By Anna Merlan
By Lee Escobedo
By Alice Laussade
By Scott Reitz
By Claire Lawton
By Kiernan Maletsky
By Anna Merlan
When Robin Williams was America's favorite funnyman in films like Mrs. Doubtfire, it always felt a little strange admitting that the guy seemed kinda creepy. When he "got serious" in irritating tearjerkers such as Hook and What Dreams May Come, it was certainly in vogue to proclaim him annoying, but few people seemed to admit that there was a potentially scary vibe to him in many of those roles. Maybe it was the knowledge that he was clearly repressing his natural hyperactive self, or that weird little grin he would make right before the tears would flow, but in such parts he came across less as benevolently bereaved and more as a potential psychopath, his vague meekness resembling that of the archetypal serial killer who, neighbors later recall, seemed like such a nice, normal guy. When, oh when, would someone else see this potential in him and finally cast him as the creep he was born to play?
It's done, and as photo developer Seymour "Sy" Parrish in One Hour Photo Robin Williams just may have found the greatest role of his career. Playing beautifully to both fans and haters, Williams' Sy is a character you don't know whether to hug or go vigilante on his ass, a balance Bob Hoskins couldn't quite capture in Felicia's Journey. The name "Seymour" may be a bit too obvious--it was also the name of Steve Buscemi's less dangerous, equally pathetic character in Ghost World--but that's almost a moot point, since he goes by Sy. Sy's the sort of guy you see every day and seldom think twice about--the middle-aged man working minimum-wage customer-service jobs alongside high school kids, a man who has not only resigned himself to such a life, but even maintains an inner monologue in which he convinces himself of the great and essential service he's doing the world, in this case by developing its photos. At least until everyone switches to digital cameras.
As anyone who's ever worked in a similar job knows, there's lots of down time in which to gossip, daydream and generally talk about what great things you could otherwise do. In Sy's case, that involves imagining himself as a member of the Yorkin (read: "your kin") family, whose matriarch, Nina (Mission to Mars and Gladiator's Connie Nielsen, finally in a good movie), regularly drops off their family snapshots. There doesn't appear to be anything sexual about Sy's fixation, except perhaps on the most sublimated of levels. He merely wants to be perceived as "Uncle Sy" to Nina's son Jake (newcomer Dylan Smith).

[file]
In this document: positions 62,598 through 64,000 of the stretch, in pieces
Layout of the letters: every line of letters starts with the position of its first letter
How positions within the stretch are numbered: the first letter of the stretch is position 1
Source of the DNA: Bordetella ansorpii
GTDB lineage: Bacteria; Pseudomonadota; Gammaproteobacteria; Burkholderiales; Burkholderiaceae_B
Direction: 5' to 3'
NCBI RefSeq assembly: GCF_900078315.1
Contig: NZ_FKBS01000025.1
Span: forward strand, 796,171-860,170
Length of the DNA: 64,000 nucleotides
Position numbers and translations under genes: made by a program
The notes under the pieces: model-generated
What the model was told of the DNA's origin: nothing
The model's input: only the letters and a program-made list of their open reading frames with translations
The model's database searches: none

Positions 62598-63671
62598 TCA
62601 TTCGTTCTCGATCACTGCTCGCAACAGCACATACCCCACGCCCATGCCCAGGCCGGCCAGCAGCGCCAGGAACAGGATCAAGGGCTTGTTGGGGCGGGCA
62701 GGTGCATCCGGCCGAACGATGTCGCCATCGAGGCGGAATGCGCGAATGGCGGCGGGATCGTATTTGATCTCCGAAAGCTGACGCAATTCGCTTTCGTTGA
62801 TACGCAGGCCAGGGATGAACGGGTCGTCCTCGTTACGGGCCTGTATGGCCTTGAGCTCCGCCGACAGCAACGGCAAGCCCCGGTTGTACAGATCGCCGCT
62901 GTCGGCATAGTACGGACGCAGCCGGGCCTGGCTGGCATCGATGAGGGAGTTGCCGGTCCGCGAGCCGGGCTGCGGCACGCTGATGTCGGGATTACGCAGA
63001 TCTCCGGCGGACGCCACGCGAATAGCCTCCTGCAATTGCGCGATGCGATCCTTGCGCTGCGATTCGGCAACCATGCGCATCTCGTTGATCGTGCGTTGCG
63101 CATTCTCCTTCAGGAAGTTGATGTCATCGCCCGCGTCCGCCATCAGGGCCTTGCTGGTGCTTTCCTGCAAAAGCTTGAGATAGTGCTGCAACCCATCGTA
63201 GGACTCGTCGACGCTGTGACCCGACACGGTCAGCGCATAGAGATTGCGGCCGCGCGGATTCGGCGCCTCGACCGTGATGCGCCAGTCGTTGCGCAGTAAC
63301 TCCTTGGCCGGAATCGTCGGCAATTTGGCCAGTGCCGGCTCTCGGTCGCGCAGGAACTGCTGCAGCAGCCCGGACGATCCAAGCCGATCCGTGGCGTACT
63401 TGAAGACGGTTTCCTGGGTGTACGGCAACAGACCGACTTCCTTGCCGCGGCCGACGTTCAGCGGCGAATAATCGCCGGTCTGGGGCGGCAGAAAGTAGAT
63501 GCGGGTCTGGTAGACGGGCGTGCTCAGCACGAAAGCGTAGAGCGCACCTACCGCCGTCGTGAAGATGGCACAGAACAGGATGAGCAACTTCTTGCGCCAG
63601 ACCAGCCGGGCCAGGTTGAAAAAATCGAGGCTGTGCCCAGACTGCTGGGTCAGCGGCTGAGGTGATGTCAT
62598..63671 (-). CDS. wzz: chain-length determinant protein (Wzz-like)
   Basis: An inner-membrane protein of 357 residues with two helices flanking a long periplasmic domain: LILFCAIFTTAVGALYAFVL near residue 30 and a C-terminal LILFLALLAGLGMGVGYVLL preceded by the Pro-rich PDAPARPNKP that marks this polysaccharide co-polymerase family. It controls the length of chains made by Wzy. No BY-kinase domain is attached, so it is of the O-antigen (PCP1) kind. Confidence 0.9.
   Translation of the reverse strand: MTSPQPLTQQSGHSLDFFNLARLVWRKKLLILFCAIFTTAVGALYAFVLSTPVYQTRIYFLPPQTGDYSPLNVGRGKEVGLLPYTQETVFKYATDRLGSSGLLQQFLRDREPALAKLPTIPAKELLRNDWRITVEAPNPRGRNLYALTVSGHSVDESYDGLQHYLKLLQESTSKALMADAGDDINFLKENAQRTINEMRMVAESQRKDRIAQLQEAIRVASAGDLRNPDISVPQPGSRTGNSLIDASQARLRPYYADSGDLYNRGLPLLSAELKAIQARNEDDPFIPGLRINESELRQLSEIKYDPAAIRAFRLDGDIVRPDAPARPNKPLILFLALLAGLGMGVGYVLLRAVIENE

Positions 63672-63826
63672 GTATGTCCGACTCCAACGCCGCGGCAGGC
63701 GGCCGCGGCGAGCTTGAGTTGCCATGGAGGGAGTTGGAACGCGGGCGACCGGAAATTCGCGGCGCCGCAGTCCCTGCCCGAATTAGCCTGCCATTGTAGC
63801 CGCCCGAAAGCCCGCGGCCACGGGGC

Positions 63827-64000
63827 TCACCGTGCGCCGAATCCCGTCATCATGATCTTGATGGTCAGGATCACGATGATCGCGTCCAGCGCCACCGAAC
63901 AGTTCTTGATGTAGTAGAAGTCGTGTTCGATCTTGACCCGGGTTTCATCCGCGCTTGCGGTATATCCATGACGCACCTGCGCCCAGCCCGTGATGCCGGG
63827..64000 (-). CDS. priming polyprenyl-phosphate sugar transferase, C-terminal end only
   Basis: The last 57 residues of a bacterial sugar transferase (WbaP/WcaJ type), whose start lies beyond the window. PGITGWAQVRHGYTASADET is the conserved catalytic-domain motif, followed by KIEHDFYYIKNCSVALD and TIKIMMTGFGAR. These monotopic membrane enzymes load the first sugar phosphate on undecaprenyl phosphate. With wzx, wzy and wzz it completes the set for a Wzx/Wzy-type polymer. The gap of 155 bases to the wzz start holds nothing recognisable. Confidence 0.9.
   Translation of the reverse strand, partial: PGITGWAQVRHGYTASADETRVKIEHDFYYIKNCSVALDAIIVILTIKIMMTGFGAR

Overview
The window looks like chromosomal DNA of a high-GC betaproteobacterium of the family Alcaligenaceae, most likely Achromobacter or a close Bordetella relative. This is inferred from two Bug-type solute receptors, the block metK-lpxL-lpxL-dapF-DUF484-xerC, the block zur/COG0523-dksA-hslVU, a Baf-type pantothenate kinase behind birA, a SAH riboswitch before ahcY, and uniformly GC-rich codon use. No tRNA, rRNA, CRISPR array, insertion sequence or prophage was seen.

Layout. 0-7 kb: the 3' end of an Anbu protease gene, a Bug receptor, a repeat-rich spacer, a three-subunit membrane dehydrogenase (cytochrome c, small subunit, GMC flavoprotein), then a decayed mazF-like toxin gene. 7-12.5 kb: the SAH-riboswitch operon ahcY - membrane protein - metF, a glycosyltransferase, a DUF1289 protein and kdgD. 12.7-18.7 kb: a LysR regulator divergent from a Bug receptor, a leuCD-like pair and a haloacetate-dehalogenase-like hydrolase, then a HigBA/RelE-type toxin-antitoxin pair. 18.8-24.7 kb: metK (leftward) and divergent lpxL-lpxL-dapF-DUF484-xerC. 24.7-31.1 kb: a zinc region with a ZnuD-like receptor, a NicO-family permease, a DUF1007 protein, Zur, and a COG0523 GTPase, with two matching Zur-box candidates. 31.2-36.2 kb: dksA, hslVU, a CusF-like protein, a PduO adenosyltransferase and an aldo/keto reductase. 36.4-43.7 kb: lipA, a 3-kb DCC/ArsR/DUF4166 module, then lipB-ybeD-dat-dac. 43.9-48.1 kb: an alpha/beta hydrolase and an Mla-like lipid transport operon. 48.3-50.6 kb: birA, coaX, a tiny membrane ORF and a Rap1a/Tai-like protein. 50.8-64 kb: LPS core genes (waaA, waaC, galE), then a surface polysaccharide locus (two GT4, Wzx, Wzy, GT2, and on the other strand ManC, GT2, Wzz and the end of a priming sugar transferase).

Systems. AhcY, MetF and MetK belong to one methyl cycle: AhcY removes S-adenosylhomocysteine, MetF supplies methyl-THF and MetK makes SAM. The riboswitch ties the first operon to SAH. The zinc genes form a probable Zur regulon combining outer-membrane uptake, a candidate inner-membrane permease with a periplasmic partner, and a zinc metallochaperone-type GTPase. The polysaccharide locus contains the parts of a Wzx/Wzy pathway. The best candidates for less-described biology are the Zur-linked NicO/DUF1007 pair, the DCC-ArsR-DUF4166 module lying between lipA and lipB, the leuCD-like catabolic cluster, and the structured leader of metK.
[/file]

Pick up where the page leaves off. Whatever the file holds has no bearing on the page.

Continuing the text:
Nothing too unusual there--many families refer to their extended circle of friends as uncles and aunts. Only Sy's a little too friendly. Follow-you-home-when-you're-not-looking kind of friendly. Obsessive, also: Since the Yorkins first started developing photos at the SavMart, Sy's been saving duplicate prints for himself, which he pastes into a giant collage on a large, otherwise empty wall in his apartment. So, when the family threatens to reveal itself to him as not so perfect, something's going to give, and the pent-up repression so apparent in Williams' face might just explode.
The movie is all Williams' show, as are most movies he stars in, but director Mark Romanek, best known for Nine Inch Nails' "Closer" video, makes the sets the star as well, from the antiseptic SavMart to Sy's empty apartment (way too large to be affordable on a discount-store salary, but you roll with it because it's symbolic of his empty life). Romanek even manages to get perhaps the creepiest shot ever of someone ascending an escalator, though due credit should also go to cinematographer Jeff Cronenweth of Fight Club, a movie as grungy as this is sterile; and composers Reinhold Heil and Johnny Klimek, who've scored all of Tom Tykwer's films. In an age of bombastic symphonic scores, theirs is modern and freaky, yet unintrusive.
For those disappointed with Williams' other psycho turns this year, in the cluttered Death to Smoochy and low-payoff Insomnia, fear not: This is the one to see. Some may be disappointed in the film's ambiguous ending, but the more you think about it, the less of a cheat it feels, especially when one considers how cut and dried a studio would have forced it to be based on test scores from 15-year-old boys. One Hour Photo may be too "indie" to earn Williams another Oscar, but his ill will hunting should stick with you much longer than anything in that old Matt Damon movie.
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